Resolve to Get Out of Debt (for Real!) in the New Year

Financial expert Andrés Gutiérrez gives you tips for sticking to financial resolutions and making 2013 a debt-free year.

Resolve to get out of debt in the New YearResolve to get out of debt in the New YearMost New Year resolutions, like vowing to lose weight or quit smoking, are usually made with great intentions only to be forgotten by the end of January. "Most people's resolutions are dreams instead of goals; goals come with a plan," says financial expert Andrés Gutiérrez, who defines goals as "dreams dressed in work clothes."

So, what does a well-devised financial goal look like? Gutiérrez suggests following some basic measurable guidelines: time-limited, specific, written and measurable. Just saying "I'm going to get out of debt", and leaving it at that does not translate into a successful plan. For example, an individual with $12,000 in debt could manage a goal as follows:

Time-limit: "I'll get out of debt by January 2014" is well limited goal, but, is it realistic? Does it take your current budget into consideration? Maybe taking two years to pay off $500 a month is a better plan than paying $1,000 each month.

Get rid of debt with Andres's 2-step plan

Specific: Define your goal even further by deciding how the debt will be paid. Some examples include setting a separate fund and designating part of your paycheck towards it, selling high-price items (like a car or a piece of jewelry), or planning several yard sales during the year..

Written: "When you write down [your goals], your emotional side gets overshadowed by your rational side," says Gutiérrez, who recommends couples write down their debt-reduction goals, as well as their budgets. It's an activity many couples (especially Latinos) seem to skip.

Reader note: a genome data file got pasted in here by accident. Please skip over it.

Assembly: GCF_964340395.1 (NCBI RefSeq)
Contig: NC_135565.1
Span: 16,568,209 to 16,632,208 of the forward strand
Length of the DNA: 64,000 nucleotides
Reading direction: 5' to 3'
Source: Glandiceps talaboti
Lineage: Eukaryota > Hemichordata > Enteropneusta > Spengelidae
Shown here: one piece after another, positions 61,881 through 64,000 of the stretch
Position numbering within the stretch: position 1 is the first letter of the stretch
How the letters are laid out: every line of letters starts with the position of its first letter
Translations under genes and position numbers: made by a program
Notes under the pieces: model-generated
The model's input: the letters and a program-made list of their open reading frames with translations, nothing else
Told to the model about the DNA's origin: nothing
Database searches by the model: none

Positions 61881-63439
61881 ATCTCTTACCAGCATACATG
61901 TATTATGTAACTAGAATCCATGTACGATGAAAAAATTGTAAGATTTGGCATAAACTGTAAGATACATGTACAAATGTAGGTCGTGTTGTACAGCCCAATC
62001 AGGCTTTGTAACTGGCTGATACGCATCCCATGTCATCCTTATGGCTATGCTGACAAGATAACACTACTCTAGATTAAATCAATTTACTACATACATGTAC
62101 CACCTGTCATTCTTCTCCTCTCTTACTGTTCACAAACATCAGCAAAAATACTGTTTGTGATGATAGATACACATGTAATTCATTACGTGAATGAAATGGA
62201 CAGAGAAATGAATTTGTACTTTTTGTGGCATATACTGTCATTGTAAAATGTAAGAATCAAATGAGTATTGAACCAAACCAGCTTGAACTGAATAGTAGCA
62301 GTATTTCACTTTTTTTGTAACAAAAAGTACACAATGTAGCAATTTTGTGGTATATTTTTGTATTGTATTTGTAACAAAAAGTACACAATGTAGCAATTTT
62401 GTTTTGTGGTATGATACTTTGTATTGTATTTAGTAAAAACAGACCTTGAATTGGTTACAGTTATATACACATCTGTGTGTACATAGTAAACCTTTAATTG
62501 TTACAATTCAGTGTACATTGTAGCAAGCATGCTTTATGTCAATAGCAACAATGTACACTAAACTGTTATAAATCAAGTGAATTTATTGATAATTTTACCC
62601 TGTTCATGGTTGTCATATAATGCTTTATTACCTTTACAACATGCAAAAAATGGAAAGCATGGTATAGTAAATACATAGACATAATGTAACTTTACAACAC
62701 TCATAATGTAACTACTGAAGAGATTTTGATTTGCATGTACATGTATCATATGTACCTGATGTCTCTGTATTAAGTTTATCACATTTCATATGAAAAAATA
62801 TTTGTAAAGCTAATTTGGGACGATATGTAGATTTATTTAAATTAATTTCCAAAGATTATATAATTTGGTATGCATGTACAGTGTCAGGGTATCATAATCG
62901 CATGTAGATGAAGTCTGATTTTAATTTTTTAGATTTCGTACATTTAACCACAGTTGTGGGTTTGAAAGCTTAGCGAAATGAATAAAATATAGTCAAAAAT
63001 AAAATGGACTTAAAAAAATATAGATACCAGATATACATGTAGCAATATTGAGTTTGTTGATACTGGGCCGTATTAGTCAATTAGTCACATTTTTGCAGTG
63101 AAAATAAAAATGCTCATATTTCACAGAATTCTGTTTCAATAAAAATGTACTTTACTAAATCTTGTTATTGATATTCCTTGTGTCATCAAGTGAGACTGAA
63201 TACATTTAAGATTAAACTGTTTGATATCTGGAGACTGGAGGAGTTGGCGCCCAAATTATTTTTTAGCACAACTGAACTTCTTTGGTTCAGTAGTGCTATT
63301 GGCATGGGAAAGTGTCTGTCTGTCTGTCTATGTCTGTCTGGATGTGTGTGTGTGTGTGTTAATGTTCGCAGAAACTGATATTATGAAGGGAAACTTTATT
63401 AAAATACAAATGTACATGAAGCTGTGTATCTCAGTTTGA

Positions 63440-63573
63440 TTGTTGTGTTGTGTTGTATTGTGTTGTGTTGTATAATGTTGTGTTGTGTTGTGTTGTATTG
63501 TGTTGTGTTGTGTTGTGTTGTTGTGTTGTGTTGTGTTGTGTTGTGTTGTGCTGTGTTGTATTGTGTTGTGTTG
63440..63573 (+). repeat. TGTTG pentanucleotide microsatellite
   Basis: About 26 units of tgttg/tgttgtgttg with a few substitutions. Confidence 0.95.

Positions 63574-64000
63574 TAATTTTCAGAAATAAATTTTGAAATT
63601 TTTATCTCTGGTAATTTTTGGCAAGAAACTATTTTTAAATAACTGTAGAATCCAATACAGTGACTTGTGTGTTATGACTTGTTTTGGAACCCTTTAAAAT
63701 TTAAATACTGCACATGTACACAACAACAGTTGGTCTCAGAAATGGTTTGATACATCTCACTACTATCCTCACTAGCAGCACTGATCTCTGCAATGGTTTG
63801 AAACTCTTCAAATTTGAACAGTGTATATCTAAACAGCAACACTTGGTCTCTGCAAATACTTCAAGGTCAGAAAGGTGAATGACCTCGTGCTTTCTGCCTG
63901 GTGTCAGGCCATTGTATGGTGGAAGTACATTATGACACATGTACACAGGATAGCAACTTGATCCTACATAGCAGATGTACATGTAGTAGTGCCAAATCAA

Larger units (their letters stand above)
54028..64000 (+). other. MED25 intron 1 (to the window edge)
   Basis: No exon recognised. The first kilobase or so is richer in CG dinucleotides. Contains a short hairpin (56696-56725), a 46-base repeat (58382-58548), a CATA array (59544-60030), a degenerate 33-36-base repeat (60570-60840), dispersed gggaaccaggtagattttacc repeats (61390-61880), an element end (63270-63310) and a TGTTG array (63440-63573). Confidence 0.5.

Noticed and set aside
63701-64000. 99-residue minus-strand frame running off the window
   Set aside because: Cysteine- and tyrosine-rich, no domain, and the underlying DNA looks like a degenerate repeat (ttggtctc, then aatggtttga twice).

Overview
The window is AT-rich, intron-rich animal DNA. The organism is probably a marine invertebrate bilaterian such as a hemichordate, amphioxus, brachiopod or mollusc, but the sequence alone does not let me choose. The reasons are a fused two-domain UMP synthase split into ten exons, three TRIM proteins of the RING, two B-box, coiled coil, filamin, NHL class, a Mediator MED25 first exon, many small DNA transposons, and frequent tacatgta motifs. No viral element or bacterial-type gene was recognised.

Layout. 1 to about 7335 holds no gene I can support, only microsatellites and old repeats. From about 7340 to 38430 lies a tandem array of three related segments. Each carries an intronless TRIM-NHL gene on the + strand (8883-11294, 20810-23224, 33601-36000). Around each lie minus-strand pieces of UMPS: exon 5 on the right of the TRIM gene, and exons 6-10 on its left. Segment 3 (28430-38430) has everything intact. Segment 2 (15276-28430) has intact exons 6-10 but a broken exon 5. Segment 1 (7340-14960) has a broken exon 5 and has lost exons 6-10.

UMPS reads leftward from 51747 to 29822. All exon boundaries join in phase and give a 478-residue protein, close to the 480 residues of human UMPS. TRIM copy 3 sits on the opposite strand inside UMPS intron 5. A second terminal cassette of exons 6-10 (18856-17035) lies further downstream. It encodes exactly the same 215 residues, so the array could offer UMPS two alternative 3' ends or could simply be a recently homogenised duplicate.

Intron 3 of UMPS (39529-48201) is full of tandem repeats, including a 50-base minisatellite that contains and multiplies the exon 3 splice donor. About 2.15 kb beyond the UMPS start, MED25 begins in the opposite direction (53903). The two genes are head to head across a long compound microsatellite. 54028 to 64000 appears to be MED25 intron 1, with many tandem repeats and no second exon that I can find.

Measurable: Some may need to give themselves a quick goal-check every quarter or mid-year to make sure they stay on track.

Keeping them accountable
When it comes to a goal's success, accountability is the name of the game, according to Gutiérrez. Couples need to come to the table and stay until they agree on common goals, as well as have a budget set up. Goals, and the budget to support them, should be written down in detail with plans to sit down regularly to measure their progress.

As far as singles are concerned, many tend to live without much financial accountability, usually with an attitude of "I can spend anything, anytime I want"--a mentality that can hinder their financial success. "Singles need to get rid of their spoiled brat mentality and become adults," says Gutiérrez, who advises debt-ridden singles to stay accountable to someone they respect to help them see their financial goals through. "Be accountable to someone that loves you enough to tell you the truth when you need it. And, before making big financial decisions, consult someone you respect. Whether a friend or family member, every single person should have a dependable numbers 'nerd' in his/her life."

Financial expert Andrés Gutiérrez is the host of "The Andrés Gutiérrez Show" and creator of Paz Financiera. A successful entrepreneur and small-business owner, Andrés Gutiérrez knows what it's like to start with nothing and build lasting wealth. After hosting a San Antonio financial radio program and appearing frequently as a financial expert on the Telemundo television network, Andres joined Dave Ramsey's team in 2009 to bring the message of Financial Peace to the Spanish-speaking community.

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